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David Bowie and Iggy Pop, Copenhagen Railway Station, 1976.

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PostPosted: Tue Apr 15, 2014 8:42 am 
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I think this is an interesting discussion.
On the one hand, I agree with DC that "Low", "Stage", "Lodger" and "Scary Monsters" are definitely interesting albums, which I enjoy very much - though I can't stand "Heroes", basically because of the title track.
On the other, I can empathize with DM's opinion about the rest of his career. The problem with Bowie, for me, is that he is, essentially, a British/European artist. This means for me, that when he starts making albums that are outside that culture, he seems slightly lost and, indeed, imitative (c.f. "Young Americans"). Genres that are purely American thus sound a little bit fake when Bowie tries them, IMO.

For me, this a matter of personal taste; I also have problems with e.g. the Rolling Stones for the same reason. I really enjoy their "English" records (e.g. "Between the Buttons", "Satanic Majesties'", but have always found their forays into the blues field faux. Basically, English junkies jamming a bit.

This argument obviously falls down completely when one considers Bowie's 60s output, which is English and crap at the same time - c.f. "The Laughing Gnome" or "Love You 'Till Tuesday" and somehow I never bought into "Ziggy Stardust" either.

Still, I don't think you can blame Belew for making a career move - Zappa doesn't really seem to have- and Belew certainly has had an interesting career since.

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PostPosted: Tue Apr 15, 2014 4:02 pm 
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DC Boogie wrote:
Ok, where was Bowie in 1978... He had just released Station to Station, Low and Heroes. He was working with Brian Eno and Iggy Pop and namedropped by Kraftwerk on Trans-Europe Express. He would go on to record Lodger and Scary Monsters. Adrian joined the Stage tour, at the summit of one of the greatest careers in rock, with Bowie at the height of his musical powers. Not the worst move I could think of.


I saw that tour, it was hands down the best Bowie I've seen. I remember being astonished at seeing Belew as the guitarist (I didn't know he'd jumped ship). Adrian blew the roof off the place. Sorry, just a little nostalgia for the old folks. Carry on.

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PostPosted: Tue Apr 15, 2014 5:23 pm 
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DC Boogie wrote:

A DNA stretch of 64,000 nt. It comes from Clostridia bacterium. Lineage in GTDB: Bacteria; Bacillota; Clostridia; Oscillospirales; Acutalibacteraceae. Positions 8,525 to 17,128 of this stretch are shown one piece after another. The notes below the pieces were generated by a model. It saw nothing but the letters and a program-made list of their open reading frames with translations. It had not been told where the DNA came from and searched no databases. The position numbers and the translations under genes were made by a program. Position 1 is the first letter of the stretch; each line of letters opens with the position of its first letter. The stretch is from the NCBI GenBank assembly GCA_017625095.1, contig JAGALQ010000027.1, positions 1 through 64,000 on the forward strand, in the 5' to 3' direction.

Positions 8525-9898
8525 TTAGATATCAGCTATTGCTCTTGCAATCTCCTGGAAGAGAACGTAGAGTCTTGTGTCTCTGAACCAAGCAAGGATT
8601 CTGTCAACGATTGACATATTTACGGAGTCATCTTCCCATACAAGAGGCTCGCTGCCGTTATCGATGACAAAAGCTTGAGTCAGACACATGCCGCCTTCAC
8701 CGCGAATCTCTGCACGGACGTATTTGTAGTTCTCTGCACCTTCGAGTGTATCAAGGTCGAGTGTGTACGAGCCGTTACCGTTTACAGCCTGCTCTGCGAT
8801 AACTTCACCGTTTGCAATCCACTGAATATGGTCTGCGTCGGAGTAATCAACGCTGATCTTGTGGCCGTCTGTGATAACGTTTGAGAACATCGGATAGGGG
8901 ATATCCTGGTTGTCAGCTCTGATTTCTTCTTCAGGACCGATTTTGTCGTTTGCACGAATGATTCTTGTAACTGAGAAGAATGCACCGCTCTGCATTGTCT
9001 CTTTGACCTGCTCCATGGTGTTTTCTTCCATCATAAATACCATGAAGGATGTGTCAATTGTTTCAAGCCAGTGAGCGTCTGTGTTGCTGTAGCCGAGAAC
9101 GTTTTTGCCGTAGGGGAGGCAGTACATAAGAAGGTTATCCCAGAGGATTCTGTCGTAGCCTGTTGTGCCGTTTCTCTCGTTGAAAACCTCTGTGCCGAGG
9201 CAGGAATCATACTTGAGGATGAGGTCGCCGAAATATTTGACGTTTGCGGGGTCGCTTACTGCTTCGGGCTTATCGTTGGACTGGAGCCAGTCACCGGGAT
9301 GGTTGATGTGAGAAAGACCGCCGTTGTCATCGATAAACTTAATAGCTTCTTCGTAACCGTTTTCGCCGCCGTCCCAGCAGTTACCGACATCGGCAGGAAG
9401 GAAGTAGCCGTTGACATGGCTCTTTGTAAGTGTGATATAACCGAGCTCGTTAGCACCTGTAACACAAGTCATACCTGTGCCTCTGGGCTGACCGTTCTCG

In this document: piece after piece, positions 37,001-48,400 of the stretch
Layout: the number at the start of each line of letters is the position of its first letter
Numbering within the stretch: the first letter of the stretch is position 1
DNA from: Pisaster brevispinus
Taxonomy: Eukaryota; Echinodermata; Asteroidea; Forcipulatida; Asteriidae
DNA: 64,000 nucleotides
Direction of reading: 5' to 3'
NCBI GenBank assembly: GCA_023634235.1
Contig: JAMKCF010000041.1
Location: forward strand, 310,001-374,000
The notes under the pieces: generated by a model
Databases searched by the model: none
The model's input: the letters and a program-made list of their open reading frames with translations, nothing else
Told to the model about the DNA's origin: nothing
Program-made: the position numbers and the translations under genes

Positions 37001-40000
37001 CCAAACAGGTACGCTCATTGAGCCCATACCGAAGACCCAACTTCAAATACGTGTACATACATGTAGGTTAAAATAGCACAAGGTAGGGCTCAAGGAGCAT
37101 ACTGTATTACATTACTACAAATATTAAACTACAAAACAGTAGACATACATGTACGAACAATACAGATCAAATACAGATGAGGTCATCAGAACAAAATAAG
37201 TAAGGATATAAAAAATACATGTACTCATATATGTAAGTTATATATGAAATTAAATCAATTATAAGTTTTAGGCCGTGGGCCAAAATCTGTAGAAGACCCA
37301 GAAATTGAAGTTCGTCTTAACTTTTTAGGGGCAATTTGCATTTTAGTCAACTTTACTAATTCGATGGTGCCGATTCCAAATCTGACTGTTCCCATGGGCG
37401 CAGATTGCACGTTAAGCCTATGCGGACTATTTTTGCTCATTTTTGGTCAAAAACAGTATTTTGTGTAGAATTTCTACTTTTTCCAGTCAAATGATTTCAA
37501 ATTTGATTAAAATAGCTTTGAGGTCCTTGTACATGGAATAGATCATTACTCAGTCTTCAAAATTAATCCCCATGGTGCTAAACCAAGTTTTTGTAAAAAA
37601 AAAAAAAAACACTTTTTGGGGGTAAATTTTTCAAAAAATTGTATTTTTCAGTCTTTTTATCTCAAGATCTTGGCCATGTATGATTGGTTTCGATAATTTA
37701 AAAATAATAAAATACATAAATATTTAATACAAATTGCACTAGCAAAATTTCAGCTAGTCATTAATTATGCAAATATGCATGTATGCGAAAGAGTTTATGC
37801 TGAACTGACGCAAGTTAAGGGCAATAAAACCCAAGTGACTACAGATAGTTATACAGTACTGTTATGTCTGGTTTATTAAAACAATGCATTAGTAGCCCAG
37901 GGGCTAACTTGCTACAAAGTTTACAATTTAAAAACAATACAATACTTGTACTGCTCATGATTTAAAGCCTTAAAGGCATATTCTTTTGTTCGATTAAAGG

You would be the first Iggy Pop fan I've come across who thinks those albums suck because of David Bowie's influence.


I don't know where you live but it's not an uncommon sentiment. Actually, Richard Meltzer, Legs Mcneil and Lester Bangs have all expressed it in print or interviews. Not that I care what they think. I never liked The Idiot. I figured I'd offend less people if I trashed Bowie's production on Blah Blah Blah.
I'm really just having fun here...so...you know...fuck what I think about David Bowie! Hunky Dory and Ziggy Stardust/Diamond Dogs are my favorites.
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Caputh wrote:
The problem with Bowie, for me, is that he is, essentially, a British/European artist. This means for me, that when he starts making albums that are outside that culture, he seems slightly lost and, indeed, imitative (c.f. "Young Americans"). Genres that are purely American thus sound a little bit fake when Bowie tries them, IMO.

I just remembered an interview with William Burroughs interviewing Patti Smith and she mentions that Bowie didn't do it for her, specifically because he was not American! From 1978. I don't recall the publication but it can be found in the book Burroughs Live.




DiscoBoy wishes I was a moron because it makes him feel more secure in his delusions.


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PostPosted: Tue Apr 15, 2014 8:04 pm 
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DC Boogie wrote:
Disco Boy wrote:
Just when I thought the posters on this forum couldn't get any more moronic, downer mydnyte appears...

Just because his opinion differs from yours (or mine) doesn't mean he's moronic.


Well, it doesn't NECESSARILY mean that. But as far as I'm concerned, his Bowie related posts in this thread are some of the stupidest comments I've heard on this forum in quite a long time.

And what you've stated above is incredibly ironic, considering you stated this earlier in the thread:

DC Boogie wrote:
The comments about David Bowie in this thread are beyond stupid.


DC Boogie wrote:
But of course we know that you are always ready to fly off on the least interesting tangent of all - personal insults :P


That's not true at all. If I'm throwing an insult, the poster who's on the receiving end deserves it. In most cases, I state my case, then others flame me for 10+ pages by throwing ad hominems at me, instead of providing logical reasons why I'm not correct. Consequently, I'm not just going to sit down and take their shit. I'll defend my position...

downer mydnyte wrote:
DiscoBoy wishes I was a moron because it makes him feel more secure in his delusions.


No, as far as I'm concerned, you are one. Your positing history, at least to me, proves it. Especially when you throw blanket statements without backing your shit up or how you think that if an artist is earning a living by making music, that it automatically means the music in question is somehow automatically inferior. You see, I'd respect you FAR more if you could actually back your shit up...even if I disagreed with you...